I last stepped on a yacht when I was fifteen but only a month ago I wrote a poem called Sailing. It must have jolted the Universal memory bank because suddenly out of the blue, so to speak, I get an invitation to weekend off the coast of Cornwall. Ignoring the forecasts that predicted an end to our weeks of stunning weather, I said yes and off I went with ominous clouds gathering off the Atlantic and the gods getting ready to rumble across the heavens. It climaxed on Saturday night, by which time we had managed a lumpy ride out into the shipping lanes and copped a look at The Superyachts moored in the shipyard. There might be a recession going on but it would appear to be hitting only the bottom end of the scale.
Much of the weekend I was stuck in harbour thankfully, counting the raindrops hitting the portholes and trying to avoid The Predator on the TV. The company was congenial and there was lots of experience passing between us as we waited out a break in the weather. There were several men on board; real men who watch films like The Predator and treat women as if they are too delicate to crank a sail. I’ve reached the age when this is a great relief. I know when I get to Morocco I will be treated in that special way reserved for a mother and an older woman in a society where men rule. When I was young I minded. Now respect for the female has become a matter of note. So all I have to do now is learn to dance backwards. Is it too late? I’m learning to fill up my shuffle from I Tunes, surely I can learn to be led around the dance floor?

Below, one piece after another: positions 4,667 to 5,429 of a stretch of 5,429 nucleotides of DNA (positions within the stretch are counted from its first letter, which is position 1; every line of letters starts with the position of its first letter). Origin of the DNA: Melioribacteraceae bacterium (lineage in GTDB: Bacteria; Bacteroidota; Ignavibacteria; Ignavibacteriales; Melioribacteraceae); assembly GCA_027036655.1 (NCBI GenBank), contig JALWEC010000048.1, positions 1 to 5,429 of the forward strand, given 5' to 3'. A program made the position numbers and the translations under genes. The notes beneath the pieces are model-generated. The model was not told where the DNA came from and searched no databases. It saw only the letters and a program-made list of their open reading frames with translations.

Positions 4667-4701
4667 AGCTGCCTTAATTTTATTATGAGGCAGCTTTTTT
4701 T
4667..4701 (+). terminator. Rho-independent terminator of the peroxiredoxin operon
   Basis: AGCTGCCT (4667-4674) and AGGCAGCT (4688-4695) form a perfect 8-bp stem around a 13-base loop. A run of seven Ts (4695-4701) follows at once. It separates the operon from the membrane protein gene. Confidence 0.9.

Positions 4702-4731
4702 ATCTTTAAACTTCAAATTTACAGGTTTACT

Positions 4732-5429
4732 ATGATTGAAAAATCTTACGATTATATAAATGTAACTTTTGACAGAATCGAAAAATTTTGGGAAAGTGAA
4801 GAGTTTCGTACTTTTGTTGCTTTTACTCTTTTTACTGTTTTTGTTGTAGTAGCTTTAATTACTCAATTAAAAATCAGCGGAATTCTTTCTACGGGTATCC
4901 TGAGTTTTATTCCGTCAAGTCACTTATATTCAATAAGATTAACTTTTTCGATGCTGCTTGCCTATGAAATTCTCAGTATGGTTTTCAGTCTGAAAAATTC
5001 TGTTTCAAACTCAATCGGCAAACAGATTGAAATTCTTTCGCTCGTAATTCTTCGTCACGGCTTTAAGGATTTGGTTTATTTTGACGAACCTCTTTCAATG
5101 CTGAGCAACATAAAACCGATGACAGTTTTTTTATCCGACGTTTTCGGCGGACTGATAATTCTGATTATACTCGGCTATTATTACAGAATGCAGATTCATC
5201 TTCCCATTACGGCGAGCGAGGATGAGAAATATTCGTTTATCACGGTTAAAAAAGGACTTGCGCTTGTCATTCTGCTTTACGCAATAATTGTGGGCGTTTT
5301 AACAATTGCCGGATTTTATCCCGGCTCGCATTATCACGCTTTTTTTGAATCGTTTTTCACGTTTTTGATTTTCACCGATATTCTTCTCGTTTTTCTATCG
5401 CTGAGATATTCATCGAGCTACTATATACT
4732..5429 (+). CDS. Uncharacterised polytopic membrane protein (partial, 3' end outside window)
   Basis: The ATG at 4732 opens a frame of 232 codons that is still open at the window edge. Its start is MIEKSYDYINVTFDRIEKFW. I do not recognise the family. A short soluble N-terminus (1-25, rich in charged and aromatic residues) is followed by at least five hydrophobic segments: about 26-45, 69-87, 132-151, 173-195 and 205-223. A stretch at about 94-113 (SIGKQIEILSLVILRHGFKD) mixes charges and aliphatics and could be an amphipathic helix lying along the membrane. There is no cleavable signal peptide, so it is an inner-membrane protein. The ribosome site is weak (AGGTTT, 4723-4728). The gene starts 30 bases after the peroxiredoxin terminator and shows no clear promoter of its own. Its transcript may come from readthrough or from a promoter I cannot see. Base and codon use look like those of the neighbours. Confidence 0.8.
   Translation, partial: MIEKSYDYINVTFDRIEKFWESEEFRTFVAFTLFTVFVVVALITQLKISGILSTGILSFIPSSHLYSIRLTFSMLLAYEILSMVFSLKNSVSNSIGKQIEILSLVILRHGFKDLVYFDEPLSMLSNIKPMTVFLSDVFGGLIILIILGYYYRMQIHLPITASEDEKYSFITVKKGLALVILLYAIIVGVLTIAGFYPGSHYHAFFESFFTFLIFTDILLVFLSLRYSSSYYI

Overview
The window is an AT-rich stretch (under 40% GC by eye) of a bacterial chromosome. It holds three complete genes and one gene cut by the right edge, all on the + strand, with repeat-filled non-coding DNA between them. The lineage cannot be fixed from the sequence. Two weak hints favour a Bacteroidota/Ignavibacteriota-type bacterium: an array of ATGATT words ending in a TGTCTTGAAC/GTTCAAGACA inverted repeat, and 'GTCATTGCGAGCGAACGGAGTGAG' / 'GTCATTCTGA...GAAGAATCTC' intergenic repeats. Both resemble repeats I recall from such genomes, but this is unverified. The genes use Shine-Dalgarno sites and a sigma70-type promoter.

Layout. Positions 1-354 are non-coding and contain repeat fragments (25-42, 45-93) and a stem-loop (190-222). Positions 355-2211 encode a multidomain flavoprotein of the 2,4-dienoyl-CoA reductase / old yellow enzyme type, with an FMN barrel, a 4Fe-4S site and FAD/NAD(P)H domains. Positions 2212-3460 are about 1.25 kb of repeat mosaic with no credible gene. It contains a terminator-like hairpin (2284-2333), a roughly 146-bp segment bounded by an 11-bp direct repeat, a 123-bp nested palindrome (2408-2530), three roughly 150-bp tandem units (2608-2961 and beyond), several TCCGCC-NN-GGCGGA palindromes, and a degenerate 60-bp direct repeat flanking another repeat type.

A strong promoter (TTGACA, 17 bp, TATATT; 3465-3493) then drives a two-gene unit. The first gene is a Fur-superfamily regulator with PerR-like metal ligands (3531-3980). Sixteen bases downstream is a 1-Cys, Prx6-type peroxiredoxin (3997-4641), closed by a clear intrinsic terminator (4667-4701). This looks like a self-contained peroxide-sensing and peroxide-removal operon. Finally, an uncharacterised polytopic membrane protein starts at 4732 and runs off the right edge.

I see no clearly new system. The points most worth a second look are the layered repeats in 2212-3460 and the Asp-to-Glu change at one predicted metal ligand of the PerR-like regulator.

The past is a construct that changes with each moment. My youth was a long time ago. I will remember this and do not expect too much from the opposite sex. Be kind to men is my motto and let them dream of young girls and virile limbs. All I ask as an ageing woman is to be indulged every so often with some attention, some respect and a safe place on the back of a yacht from where to watch the physicality of the masculine and remember that I have been well loved. After all, if I could create an amalgam of the men I’ve loved and subtract the bits that didn’t work, I would have the perfect man. For in that amalgam I include Elvis in his leather suit and Daniel fully clothed in the shower licking the drops off each of my fingers in turn. A woman needs to carry on dreaming , even to the end. Even if she’s all at sea.